Entering in as artists in this part of the Westmoreland Museum, we’ve been able to connect with some individuals that don’t necessarily have strong pre-existing relationships specifically with Black community members. And so, you know, we’re really trying to figure out what’s the best way to translate kind of like our purpose and our intentions to folks.

Ultimately, we’re looking to really find artists and support them and Westmoreland County as well. So, you know, it’s a journey. It’s a challenge. But it’s a core part of our work. I could foresee that being a larger challenge in that area just based on its history of racism, conservative leanings, and when I do walk around, I haven’t seen many Black or Brown people.

So every artist [in residence] will receive space at the museum as a studio, which is really nice. You know, that’s been great for us, specifically having our daughter with us. The residence part of the residency, the housing piece, was like a huge, huge, huge part of this to actively combat some of the racial differences, inequities and isolations that Black artists face. Immersed and maybe isolated in a primarily white environment, that apartment was a key piece of providing respite and care for artists.

Each artist will receive an equitable stipend, and that was really important for us. The museum has stepped up and is showing their care for artists in this program.

The artists can contribute hours to public-facing programming, sharing with the community, sharing with young people. For me, I always want young people to see artists as models. You have to see it to believe it to be it.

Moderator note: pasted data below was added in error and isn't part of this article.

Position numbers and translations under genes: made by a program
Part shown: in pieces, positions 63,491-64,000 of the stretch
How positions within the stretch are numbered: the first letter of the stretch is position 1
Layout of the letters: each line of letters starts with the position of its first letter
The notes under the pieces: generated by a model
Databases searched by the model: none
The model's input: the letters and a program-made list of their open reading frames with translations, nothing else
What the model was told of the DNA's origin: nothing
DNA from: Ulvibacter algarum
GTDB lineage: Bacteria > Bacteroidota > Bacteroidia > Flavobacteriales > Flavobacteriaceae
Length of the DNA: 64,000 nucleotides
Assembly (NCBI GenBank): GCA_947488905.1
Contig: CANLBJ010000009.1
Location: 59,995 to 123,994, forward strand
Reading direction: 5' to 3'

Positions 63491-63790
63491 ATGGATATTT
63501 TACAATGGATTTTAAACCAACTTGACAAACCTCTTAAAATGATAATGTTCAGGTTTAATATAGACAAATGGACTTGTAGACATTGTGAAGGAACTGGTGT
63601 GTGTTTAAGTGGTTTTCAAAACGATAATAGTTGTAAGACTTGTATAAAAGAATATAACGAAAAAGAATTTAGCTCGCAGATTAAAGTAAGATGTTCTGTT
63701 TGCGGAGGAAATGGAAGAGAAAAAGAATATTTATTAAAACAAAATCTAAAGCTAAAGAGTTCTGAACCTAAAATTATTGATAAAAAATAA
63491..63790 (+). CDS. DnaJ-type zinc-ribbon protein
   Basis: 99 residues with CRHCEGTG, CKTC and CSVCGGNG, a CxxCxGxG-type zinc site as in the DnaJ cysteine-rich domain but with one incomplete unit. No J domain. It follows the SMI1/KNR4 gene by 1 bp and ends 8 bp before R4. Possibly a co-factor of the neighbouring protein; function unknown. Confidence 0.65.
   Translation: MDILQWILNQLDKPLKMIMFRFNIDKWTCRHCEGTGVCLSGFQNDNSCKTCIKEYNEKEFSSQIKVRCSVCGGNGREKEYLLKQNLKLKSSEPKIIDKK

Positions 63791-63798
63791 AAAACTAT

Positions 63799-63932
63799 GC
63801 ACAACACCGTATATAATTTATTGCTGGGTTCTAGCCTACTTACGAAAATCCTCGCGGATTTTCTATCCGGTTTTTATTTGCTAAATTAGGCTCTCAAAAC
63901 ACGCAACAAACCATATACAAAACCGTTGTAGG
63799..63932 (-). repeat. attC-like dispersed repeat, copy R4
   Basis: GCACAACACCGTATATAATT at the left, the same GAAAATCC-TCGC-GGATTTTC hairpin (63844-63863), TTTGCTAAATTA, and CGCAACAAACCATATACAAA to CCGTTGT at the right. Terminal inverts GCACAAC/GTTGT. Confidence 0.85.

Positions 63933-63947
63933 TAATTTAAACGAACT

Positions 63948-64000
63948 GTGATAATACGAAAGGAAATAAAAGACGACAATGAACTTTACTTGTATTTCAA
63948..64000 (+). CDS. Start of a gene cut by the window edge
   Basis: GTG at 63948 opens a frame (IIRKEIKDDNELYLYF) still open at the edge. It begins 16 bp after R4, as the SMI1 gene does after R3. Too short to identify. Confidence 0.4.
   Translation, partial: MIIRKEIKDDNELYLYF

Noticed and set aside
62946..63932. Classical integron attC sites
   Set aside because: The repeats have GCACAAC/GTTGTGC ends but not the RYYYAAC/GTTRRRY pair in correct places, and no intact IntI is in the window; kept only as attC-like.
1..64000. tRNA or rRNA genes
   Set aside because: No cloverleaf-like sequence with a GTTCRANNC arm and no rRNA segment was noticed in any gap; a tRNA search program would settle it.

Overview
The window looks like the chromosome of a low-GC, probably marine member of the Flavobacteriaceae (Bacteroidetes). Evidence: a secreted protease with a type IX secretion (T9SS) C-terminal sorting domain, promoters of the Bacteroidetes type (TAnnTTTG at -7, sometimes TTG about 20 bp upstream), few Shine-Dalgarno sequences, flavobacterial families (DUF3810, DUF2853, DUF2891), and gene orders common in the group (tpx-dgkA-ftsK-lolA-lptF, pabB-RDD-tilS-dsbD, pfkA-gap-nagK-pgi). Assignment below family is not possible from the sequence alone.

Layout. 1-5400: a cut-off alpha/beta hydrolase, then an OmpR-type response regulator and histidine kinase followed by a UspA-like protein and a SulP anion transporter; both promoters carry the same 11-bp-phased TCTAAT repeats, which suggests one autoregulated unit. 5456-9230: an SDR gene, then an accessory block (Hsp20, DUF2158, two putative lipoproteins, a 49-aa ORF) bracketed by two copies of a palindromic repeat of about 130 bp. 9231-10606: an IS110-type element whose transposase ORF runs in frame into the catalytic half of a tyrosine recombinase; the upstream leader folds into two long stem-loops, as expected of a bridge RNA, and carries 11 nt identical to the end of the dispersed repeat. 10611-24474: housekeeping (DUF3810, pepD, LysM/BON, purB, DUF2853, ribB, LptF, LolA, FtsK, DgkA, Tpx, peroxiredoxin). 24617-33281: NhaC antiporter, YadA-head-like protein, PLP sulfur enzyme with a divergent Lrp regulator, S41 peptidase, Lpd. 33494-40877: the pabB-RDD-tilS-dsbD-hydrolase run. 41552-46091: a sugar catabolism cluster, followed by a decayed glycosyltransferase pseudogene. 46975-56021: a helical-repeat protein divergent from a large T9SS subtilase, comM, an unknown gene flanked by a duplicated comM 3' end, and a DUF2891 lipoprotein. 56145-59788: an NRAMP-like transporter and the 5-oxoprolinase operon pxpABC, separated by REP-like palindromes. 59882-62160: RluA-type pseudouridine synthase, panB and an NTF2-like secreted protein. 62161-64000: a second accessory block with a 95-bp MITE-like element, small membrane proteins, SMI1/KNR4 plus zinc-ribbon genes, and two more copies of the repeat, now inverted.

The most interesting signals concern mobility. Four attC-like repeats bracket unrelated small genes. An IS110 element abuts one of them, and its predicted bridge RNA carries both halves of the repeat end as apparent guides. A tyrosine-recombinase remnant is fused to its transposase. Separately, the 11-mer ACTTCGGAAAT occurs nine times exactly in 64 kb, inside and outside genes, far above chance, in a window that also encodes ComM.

The first residency public program was an all-vinyl DJ set. The music was in relation to the extra-beautiful exhibition at the Westmoreland of African American artists.

Entering in as artists in this part of the Westmoreland Museum, we’ve been able to connect with some individuals that don’t necessarily have strong pre-existing relationships specifically with Black community members. And so, you know, we’re really trying to figure out what’s the best way to translate kind of like our purpose and our intentions to folks.
-- D.S. KINSEL, CO-FOUNDER OF BOOM CONCEPTS

Chess is another part of my relationship with Anqwenique, and everyone loves things like the [Netflix TV series] ‘Queen’s Gambit’ right now. So we wanted to have Black folks on the chess board. On Feb. 13, the day before Valentine’s Day, there was a digital chess match we streamed between Anqwenique and me.

The space is really like a mansion. Hmm. So when you even think about that history, and where those funds come from — African American labor — I think it’s really symbolic. Telling your story and being a griot [pronounced “GREE-oh,” a traveling artist practicing oral storytelling in parts of West Africa] as an artist is an indigenous practice to us. It’s important to be heard.


Original story appeared in the Forum Quarterly Spring 2021.